How brands are trying to win hearts for Valentine's Day

Amidst the deluge of red roses and chocolates, brands are going after consumers with everything from emojis to a matchmaker in the produce aisle. Campaign rounds up the Valentine's Day marketing highlights so far.

Marks & Spencer's Valentine's Day campaign
Marks & Spencer's Valentine's Day campaign

Durex

The condom brand ditches romantic clichés and encourages people to just have sex. The spot, which shows a couple mowing down circles in a field of roses, follows research by Durex that found 49 per cent of Brits do not look forward to Valentine’s Day.

Tesco

Can your shopping basket help you find love? That is the question posed by Tesco in its Valentine’s Day ad, which invites a psychotherapist to match potential dates based on the contents of their shopping baskets.

NHS Blood and Transplant

Some things are better left unsaid on Valentine’s Day, says the NHS, but an organ donation decision isn’t one of them. The ad shows a series of uncomfortable moments on dates, such as when a man tells a woman, "You’re gorgeous. You remind me so much of my sister."

Marks & Spencer

The retailer’s "adventures in love" campaign showcases its range of gourmet food and treats for the perfect romantic night in, including steaks, heart-shaped handmade chocolates and pink champagne.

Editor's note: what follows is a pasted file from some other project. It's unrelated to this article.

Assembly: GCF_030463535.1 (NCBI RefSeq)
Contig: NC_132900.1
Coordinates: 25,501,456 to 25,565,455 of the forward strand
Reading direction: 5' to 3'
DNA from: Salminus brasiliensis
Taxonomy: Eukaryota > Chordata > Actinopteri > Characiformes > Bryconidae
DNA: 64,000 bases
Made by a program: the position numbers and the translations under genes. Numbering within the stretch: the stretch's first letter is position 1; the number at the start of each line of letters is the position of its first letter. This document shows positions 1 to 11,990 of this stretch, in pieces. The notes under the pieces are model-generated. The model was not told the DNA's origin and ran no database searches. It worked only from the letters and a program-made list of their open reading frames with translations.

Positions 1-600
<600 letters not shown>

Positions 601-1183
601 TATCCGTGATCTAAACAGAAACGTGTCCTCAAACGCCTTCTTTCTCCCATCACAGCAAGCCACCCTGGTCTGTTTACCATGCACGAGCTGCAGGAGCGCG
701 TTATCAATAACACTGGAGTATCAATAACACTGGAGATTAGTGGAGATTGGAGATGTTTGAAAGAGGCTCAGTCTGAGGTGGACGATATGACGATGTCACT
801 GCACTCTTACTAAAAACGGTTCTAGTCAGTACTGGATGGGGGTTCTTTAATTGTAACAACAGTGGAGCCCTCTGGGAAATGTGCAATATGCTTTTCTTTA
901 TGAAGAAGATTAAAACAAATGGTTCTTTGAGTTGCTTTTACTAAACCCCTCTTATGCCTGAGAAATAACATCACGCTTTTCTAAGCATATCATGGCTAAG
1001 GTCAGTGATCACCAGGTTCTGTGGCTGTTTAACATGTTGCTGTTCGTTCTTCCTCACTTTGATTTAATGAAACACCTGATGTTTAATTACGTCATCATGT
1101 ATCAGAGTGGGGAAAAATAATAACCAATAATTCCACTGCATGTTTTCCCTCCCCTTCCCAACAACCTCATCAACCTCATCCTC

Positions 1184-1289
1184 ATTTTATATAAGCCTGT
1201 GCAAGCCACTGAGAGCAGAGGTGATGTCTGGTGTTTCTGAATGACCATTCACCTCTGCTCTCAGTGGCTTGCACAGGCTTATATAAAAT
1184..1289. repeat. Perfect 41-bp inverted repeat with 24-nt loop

House of Fraser

House of Fraser has gone a bit emoji crazy with its #emojinal social media push for the holiday, which shares images of celebrities with emojis superimposed on them. If followers can crack a code made up of emojis symbolising a romantic comedy, they will receive a 10 per cent discount to shop online.

Marmite

Marmite has created a limited edition range of Valentine’s Day jars that people can personalise with messages to their loved ones. The campaign plays on its famous love/hate brand positioning by offering declarations such as, "Love me or hate me, I’m yours".

Ted Baker

The retailer rolled out an interactive microsite for its digital Valentine’s campaign. Created by digital agency Smack, the site includes a fishing game that asks users to ‘fish a sole mate’ and enter to win prizes if there’s a match.

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Brands that forge an emotional tie are best protected from copycats
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1 Brands that forge an emotional tie are best protected from copycats

Forging an emotional tie with consumers is one of the strongest ways to protect your brand. Products can be copycatted, but the distinctive identity of a true brand can never be replicated argues Nir Wegrzyn, CEO of BrandOpus.

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